Neta Southern; Taught Earhart How to Fly


Neta Snook Southern, who taught a young premed student named Amelia Earhart to fly for $1 per minute at old Kinner Field in what is now South Gate, is dead.

Mrs. Southern was 95 when she died Saturday, a year older than her famed pupil would have been had Earhart not disappeared in the Pacific Ocean while trying to fly around the world in 1937.

Mrs. Southern, who quit flying in 1922 shortly before the birth of her son, had been hospitalized in June for a heart problem and had been in poor health in recent years before dying at her Los Gatos home near San Jose.

In 1921, she was a cow pasture barnstormer who was giving flying lessons when she was approached by a young girl in a brown dress and scarf who had come to Kinner Field by streetcar with her attorney father.

“I want to learn to fly,” Mrs. Southern said were Earhart’s first words to her.


In a 1981 interview with The Times, Mrs. Southern remembered her new pupil as obsessed with the desire to fly. Earhart abandoned her studies at Columbia University after her initial flight with Mrs. Southern and spent 25 hours of dual instruction before attempting a solo flight.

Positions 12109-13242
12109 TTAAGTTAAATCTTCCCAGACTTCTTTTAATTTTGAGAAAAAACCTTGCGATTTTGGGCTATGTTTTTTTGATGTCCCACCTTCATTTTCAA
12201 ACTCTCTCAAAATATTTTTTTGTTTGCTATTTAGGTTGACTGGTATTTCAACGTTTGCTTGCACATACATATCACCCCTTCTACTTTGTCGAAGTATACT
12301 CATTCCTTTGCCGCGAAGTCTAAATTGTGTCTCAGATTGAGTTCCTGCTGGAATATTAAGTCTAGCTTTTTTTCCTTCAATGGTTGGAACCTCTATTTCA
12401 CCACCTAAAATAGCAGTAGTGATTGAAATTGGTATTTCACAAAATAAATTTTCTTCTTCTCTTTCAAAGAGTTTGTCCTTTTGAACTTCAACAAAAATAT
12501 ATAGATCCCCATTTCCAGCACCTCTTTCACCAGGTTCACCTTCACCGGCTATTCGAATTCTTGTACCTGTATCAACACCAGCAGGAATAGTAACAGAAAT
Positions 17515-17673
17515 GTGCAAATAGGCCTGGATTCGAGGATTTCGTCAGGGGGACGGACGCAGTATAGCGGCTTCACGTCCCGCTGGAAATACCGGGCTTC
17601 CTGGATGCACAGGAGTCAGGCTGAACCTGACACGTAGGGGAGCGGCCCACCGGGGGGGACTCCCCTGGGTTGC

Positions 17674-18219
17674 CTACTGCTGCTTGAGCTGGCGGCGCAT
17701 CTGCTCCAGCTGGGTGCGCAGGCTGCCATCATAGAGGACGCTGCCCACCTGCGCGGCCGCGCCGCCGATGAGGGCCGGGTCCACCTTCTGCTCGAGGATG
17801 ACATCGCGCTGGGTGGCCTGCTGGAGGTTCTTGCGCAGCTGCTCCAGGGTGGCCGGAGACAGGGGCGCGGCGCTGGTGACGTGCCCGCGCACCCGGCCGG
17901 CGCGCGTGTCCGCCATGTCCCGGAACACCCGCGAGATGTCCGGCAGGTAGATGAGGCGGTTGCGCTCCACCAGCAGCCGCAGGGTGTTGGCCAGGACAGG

“She was a natural pilot and as an instructor there wasn’t very much for me to do,” Mrs. Southern said.

Earhart was also a daring pilot even then, and Mrs. Southern recalled some harrowing experiences dodging power lines with Earhart at the controls or forcing her to keep the nose of the Curtiss Canuck trainer down because her pupil had a tendency to bank too steeply.

Then there was the day the engine stalled and they crashed, causing just enough damage to break the plane’s undercarriage.

“We got out and Amelia started powdering her nose,” Mrs. Southern said. “She said we’d have to look good when the reporters arrived.”

The ambitious student and her teacher became friends, double-dated and talked about boys and “making hope chests.”

After Mrs. Southern married one of those beaus and bore a son, Curtiss, Earhart came to her house and admired the baby. “But I could just see her saying to herself: ‘How could you give up aviation for that?’ ”

Curtiss Southern told the Associated Press on Monday that his mother “always said if she had a healthy baby . . . she would quit flying,” he said. “Most of her friends had been killed. She thought her luck eventually would run out.”

How did Earhart’s luck run out?

Mrs. Southern surmised that it was about the way everyone else had it figured since 1937: that Miss Earhart and her navigator, Fred Noonan, had gotten off course, run out of fuel and crashed near Howland Island on their way to New Guinea.